Wetland. Photo: Pi-Lens/Shutterstock.comThe Conservation of Arctic Flora and Fauna (CAFF), the biodiversity working group of the Arctic Council is hosting a public event in partnership with the Arctic Council Canadian chairmanship, the Yukon Government and the Yukon Science Institute:

“Arctic waters and biodiversity in a time of change”

The event will bring together Arctic experts to present and discuss the changes facing Arctic communities in light of the environmental changes to Arctic freshwater and sea ice ecosystems.

Speakers will present the latest scientific findings on freshwater and sea ice ecosystems and wildlife from the Life Linked to Ice report (to be released at 12 noon earlier that day) and the Arctic Biodiversity Assessment report (released in May 2013), and describe the effects on communities.

Speakers include:

  • Patrick Borbey, chair of the Senior Arctic Officials
  • Risa Smith, CAFF chair, Environment Canada
  • Colleen Henry, project coordinator, Arctic Athabaskan Council
  • Lindsay Staples, contributing author, Life Linked to Ice report
  • Todd Powell, manager, Biodiversity Programs, Environment Yukon

Speakers will be available for interview after the event.

Date: October 23, 2013

Time: 7 p.m.

Location: Yukon Beringia Interpretive Centre, Kilometre 1423 (Mile 886) Alaska Hwy., Whitehorse, Yukon

 

Contact:

Courtney Price

CAFF International Secretariat

+354 821-3609,  Courtney EP_AT caff EP_DOT is

 

Media Relations Office

Foreign Affairs, Trade and Development Canada

613-995-1874,  media EP_AT international EP_DOT gc EP_DOT ca

VACANCY: Data Officer

The CAFF (Conservation of Arctic Flora and Fauna – www.caff.is) International Secretariat based in Akureyri is looking for a Data officer. CAFF is one of six working groups of the Arctic Council and deals with Arctic biodiversity issues.  This position is for initially a one year contract and will involve maintenance and development of a variety of database tools and services connected with information on Arctic biodiversity.

Main tasks:

  • Maintenance and development of databases within the Arctic Biodiversity Data Service (ABDS – www.abds.is)
  • Working with experts to facilitate their data management requirements
  • Report writing
  • Other incidental tasks

Competency:

  • University degree in a relevant field
  • Experience/knowledge of GIS and database development
  • Data quality assurance and control experience
  • Managing multiple data sets for incorporation/consolidation
  • Experience in managing multiple partners for collaborative project development
  • Synthesizing and interpreting biological data, particularly GIS/ spatial data
  • Ability to learn and manage number of project partners to meet project deadlines
  • Ability to understand and implement metadata, web services, and data standards/protocol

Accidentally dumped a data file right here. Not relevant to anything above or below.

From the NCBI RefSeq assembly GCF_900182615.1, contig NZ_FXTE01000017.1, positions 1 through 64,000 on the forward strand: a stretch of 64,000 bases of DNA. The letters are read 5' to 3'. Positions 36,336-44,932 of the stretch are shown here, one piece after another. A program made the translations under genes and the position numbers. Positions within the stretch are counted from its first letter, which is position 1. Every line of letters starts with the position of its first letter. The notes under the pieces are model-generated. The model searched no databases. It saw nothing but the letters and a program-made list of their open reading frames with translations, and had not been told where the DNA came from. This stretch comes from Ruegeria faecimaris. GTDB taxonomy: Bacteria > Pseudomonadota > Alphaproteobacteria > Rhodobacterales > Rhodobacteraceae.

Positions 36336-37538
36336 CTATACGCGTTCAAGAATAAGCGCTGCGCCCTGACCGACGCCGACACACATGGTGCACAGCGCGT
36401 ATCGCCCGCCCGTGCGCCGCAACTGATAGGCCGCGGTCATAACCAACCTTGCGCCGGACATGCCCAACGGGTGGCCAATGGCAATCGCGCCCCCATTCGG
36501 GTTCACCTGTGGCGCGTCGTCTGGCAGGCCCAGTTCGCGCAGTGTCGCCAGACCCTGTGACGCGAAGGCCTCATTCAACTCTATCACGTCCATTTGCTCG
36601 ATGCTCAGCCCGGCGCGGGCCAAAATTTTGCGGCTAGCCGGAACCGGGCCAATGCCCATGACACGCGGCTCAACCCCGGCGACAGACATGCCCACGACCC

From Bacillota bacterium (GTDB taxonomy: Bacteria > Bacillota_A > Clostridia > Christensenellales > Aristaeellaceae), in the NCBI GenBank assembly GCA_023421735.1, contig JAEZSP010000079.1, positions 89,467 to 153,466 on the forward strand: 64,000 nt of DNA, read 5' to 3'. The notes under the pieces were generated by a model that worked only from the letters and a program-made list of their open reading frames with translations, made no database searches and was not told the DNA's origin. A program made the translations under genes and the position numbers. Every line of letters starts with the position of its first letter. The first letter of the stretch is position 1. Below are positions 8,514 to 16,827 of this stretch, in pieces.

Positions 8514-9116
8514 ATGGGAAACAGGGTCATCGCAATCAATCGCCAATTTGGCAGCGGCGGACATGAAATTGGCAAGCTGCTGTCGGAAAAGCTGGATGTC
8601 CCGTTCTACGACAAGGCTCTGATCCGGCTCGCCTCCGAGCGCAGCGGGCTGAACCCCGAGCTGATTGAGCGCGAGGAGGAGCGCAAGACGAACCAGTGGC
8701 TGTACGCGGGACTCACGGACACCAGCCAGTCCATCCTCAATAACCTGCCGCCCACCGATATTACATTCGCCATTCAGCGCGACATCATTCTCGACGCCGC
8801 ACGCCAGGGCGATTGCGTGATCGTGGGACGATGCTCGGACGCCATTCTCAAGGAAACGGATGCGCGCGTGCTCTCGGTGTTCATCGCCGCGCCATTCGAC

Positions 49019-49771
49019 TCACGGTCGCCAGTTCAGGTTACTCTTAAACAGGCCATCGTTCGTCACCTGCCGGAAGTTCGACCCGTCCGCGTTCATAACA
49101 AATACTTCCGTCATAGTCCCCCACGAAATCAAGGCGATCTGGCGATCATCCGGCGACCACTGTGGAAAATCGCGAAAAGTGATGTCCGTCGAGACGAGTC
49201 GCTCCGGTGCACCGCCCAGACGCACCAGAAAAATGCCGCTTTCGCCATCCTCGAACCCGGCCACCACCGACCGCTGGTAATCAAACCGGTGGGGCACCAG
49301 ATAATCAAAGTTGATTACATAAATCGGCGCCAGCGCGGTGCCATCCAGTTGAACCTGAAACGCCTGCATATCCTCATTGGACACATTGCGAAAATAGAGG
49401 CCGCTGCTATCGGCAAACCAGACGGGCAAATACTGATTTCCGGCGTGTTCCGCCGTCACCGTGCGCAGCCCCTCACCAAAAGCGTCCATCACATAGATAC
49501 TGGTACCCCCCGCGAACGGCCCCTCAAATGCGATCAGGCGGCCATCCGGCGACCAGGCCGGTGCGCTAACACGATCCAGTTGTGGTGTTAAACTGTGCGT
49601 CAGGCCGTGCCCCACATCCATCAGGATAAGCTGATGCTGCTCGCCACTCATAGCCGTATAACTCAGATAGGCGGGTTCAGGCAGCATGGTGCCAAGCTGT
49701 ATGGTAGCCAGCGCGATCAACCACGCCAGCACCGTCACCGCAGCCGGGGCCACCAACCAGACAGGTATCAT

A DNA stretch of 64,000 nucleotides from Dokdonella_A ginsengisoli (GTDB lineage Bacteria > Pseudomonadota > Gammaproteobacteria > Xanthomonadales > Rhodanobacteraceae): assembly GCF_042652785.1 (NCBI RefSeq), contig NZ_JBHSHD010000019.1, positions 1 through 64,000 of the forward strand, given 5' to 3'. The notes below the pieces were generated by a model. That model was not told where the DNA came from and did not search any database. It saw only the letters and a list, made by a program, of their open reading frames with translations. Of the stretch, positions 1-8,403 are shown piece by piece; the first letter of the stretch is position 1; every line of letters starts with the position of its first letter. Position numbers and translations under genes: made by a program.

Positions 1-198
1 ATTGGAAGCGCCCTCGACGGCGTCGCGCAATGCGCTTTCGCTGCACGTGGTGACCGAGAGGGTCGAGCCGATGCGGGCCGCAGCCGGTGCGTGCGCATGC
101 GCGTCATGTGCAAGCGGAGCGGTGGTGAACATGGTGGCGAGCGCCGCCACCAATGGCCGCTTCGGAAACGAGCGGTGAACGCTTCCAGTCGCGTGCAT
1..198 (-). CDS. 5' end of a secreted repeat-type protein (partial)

• Presenting and communicating CAFF data issues and progress to international scientific audiences
  • Good communication and relationship buidling skills
  • Fluency in spoken and written English is essential
  • Knowledge of other languages, such as Russian or Scandinavian languages is an advantage but not essential 

CAFF is the biodiversity working group of the Arctic Council and serves as a vehicle to cooperate on species and habitat management and utilization, to share information on management techniques and regulatory regimes, and to facilitate more knowledgeable decision-making. It provides a mechanism to develop common responses on issues of importance for the Arctic ecosystem such as development and economic pressures, conservation opportunities and political commitments. Further information can be found at www.caff.is

Recruitment is in the hands of Tom Barry ( tom EP_AT caff EP_DOT is / + 354 461 3352). Application deadline is 16th of October.

 


“The Arctic Biodiversity Assessment found that climate change was one of the greatest threats to our nature and the report is an important part of our knowledge building about climate change impacts on our nature. It is important for us all to stand as one and contribute to this work, for only in this way can we safeguard a healthy nature for posterity as well”

Miiti Lynge, Minister for Housing, Nature and the Environment, Greenland at the NorBalWet conference

George Burba/shutterstock.comSeptember 10, 2013, Ilulissat, Greenland- Last week the Conservation of Arctic Flora and Fauna (CAFF) Working Group of the Arctic Council provided an Arctic perspective to the Nordic-Baltic Wetlands Initiative (NorBalWet) conference, a regional initiative under the Ramsar Convention on Wetlands, to discuss northern wetlands and climate change.

The recent Arctic Biodiversity Assessment has identified climate change as the most prominent environmental driver affecting freshwater ecosystems, their ability to function and their related biodiversity. Click here to read more about the Freshwater Ecosystems chapter of the ABA

The conference, entitled “Nordic wetlands in a time of climate change, mitigation, resilience and adaptation” identified impacts of climate change on wetlands, explored their function in regulating climate, and sought opportunities for solutions.  Participants discussed how NorBalWet stakeholders may address relevant Ramsar resolutions regarding wetlands, climate change, and Ramsar sites. The conversation also included recommendations for improving collaboration and information exchange in the Nordic-Baltic region.

In July 2012 CAFF signed a Resolution of Cooperation with the Secretariat of the Ramsar Convention. As part of this cooperation, CAFF was invited to share its circumpolar knowledge and experience during the workshop and explore possibilities for professional collaboration between CAFF and NorBalWet. 

Contact 

Tom Barry, CAFF, Miiti Lynge, Greenland Minister for Housing, Nature and the Environment, Inge Thaulow, Government of Greenland and Tobias Salathe, Ramsar Secretariat attend the NorBalWet meetingTom Barry

Executive Secretary

Conservation of Arctic Flora and Fauna

tom EP_AT caff EP_DOT is 

 

 

 

  

Inge Thaulow

Chair of NorBalWet

Greenland national representative to CAFF

Special Advisor to the Government of Greenland

Ministry of Housing, Nature and the Environment

 inth EP_AT mail EP_DOT ghsdk EP_DOT dk

 http://www.norbalwet.org

 

 

 

 

 

 

  

 

About NorBalWet

NorBalWet initiative is an operational measure to provide effective support for improved implementation of the objectives of the Ramsar Convention, thereby contributing to more effective conservation and wise use of wetlands and enhanced international wetlands co-operation in the Nordic-Baltic region. The Nordic Baltic region covers a wide geographic area which includes Denmark, Greenland, Faroe Islands, Estonia, Finland, Iceland, Latvia, Lithuania, Norway, Sweden and Oblasts from North-West Russia. Greenland is the Chair of NorBalWet.

BiodiversityJournal of life on Earth is currently welcoming scientific papers for upcoming issues and invites researchers to put paper(s) forward. Every paper is peer-reviewed via our ScholarOne platform.